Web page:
Support for children and young people with SEND to undergo a ‘system-wide transformation

The partnership responsible for services supporting children and young people with special educational needs or disabilities (SEND) has listened to families and expanded its SEND improvement plans to create ‘system-wide’ change.

It follows a recommendation by the Children’s Scrutiny Committee SEND Task Group and reflects what families have told the County Council about the current system of SEND support. 

The commitment, made in a meeting last week (14 September) by the Devon SEND Improvement Partnership Board, of which the Council are a part, means that Devon will look at not just areas of weakness identified by Ofsted and Care Quality Commission but at the whole experience.    

At the meeting Board members said that they had ‘listened to families and politicians’ and gave their approval to deliver a ‘system-wide’ transformation programme.

This programme, they said, would address the significant challenges that the local area faces, improve the experiences of children, young people and their families in Devon and lead to the financial sustainability of the council.

The plans include a focus on getting the right help early on, and in a timely way, so that children and young people are supported to attend their local schools as much as possible. Additionally, there is a commitment to deliver a clear strategy that will focus on every stage of a child’s life from early years right through to post-16 support and preparing for adulthood.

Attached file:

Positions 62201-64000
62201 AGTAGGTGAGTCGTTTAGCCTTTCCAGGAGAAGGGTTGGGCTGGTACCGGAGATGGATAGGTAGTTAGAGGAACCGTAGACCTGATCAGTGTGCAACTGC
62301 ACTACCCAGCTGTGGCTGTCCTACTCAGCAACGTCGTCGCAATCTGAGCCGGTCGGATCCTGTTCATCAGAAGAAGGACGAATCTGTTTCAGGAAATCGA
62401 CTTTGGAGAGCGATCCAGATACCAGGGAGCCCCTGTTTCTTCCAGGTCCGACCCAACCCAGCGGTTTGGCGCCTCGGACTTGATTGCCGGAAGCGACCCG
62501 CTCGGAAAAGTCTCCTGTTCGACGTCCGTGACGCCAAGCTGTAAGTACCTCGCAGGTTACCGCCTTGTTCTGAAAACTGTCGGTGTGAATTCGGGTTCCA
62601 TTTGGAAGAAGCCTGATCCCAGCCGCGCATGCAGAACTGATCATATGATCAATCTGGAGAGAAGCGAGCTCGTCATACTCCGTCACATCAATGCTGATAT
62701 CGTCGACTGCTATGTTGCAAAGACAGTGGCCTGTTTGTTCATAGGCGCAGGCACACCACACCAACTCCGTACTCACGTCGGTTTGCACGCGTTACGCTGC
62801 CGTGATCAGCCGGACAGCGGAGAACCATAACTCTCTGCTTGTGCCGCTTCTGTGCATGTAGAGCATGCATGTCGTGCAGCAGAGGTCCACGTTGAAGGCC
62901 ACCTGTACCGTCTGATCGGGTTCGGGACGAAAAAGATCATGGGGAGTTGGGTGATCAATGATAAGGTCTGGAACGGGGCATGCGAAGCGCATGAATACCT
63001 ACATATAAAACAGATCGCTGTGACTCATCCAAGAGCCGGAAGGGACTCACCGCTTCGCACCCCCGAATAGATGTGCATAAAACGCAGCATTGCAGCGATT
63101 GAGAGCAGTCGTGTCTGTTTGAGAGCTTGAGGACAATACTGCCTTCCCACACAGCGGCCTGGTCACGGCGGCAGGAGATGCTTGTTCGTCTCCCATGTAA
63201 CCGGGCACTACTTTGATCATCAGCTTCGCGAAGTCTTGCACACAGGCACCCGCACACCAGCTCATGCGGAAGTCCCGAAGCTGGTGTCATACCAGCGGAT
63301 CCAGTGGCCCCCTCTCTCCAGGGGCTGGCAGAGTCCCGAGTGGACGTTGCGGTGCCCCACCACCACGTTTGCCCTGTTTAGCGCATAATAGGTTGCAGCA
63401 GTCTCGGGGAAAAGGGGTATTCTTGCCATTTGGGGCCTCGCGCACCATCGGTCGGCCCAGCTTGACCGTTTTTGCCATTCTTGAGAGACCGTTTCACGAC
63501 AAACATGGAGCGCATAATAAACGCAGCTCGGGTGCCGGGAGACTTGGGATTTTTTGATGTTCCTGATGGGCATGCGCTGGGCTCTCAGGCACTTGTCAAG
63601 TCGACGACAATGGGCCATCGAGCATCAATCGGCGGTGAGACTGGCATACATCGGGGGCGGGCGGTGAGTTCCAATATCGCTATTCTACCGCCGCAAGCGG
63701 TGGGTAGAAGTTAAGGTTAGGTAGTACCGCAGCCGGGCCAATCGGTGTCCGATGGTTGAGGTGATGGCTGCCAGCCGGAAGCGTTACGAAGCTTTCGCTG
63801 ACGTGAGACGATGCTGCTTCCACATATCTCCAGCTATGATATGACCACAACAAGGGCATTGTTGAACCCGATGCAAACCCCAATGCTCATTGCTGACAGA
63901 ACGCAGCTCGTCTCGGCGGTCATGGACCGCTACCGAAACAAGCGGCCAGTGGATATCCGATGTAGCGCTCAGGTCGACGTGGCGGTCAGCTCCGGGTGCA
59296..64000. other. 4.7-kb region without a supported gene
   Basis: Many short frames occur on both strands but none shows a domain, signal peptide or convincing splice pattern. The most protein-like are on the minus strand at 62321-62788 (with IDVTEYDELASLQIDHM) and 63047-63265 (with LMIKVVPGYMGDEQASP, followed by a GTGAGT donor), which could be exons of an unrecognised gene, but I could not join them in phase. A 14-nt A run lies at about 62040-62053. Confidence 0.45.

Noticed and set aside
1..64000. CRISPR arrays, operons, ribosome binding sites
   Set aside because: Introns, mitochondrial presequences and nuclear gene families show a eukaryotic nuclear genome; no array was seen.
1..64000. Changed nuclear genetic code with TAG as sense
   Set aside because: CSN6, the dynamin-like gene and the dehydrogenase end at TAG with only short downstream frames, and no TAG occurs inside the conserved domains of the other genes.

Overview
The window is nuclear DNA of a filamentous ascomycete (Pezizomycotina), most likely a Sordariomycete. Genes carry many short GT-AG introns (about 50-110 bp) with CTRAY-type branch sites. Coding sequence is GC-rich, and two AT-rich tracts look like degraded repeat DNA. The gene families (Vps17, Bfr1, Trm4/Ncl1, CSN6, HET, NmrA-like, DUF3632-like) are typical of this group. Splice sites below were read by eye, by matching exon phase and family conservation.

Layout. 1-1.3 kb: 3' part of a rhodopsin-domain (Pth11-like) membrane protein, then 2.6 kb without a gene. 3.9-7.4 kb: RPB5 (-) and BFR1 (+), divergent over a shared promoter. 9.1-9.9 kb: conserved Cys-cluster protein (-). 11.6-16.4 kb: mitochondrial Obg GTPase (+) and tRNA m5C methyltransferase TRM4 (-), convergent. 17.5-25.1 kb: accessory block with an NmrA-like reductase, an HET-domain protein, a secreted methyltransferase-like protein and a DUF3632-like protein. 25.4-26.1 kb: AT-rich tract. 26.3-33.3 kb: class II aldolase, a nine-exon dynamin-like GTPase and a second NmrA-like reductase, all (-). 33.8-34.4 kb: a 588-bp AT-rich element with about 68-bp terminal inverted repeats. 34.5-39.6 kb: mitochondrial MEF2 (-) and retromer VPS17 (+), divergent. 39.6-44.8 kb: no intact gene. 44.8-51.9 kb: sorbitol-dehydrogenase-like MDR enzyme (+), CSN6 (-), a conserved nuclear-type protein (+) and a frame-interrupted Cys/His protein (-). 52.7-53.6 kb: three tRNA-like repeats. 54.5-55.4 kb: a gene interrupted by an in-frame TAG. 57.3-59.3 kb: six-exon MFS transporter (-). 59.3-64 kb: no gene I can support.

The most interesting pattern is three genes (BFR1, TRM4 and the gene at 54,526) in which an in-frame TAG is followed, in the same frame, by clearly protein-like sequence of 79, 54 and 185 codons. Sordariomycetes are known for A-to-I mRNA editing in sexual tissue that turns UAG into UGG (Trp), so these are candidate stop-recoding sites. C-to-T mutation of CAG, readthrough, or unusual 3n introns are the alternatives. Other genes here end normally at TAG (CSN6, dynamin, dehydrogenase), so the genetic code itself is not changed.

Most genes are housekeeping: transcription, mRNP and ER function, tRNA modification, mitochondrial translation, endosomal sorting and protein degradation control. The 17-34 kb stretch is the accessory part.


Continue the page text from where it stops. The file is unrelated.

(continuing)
Dr Nigel Acheson, Chief Medical Officer for NHS Devon, said:

“We are fully supportive of these plans and will be looking at how we further develop effective ways of working with our council partners.

“Our focus will be on building services that help children and young people achieve their goals in life and ensuring they aren’t held back by their health issues.”

Councillor Lois Samuel, the newly appointed Cabinet member for SEND improvement, said: 

“I recognise that what children and their parents experience on a day-to-day basis does not match the level of service we would want to deliver.

“We have listened to parents and understand that tinkering around the edges is not going to deliver the improvements that are needed and that is why is I fully support a compete system-wide transformation of how the service is managed and delivered.”

Stuart Collins, the new permanent Director of Children and Young People’s Futures at Devon County Council, said:

“We know, from what parents and young people are telling us and from our data and intelligence, that the current improvement activity alone will not drive the significant change required. We need everyone working together with a clear vision of what good looks like so that children and young people with SEND, and their families, receive the right support at the right time and in the right place so they can thrive.”

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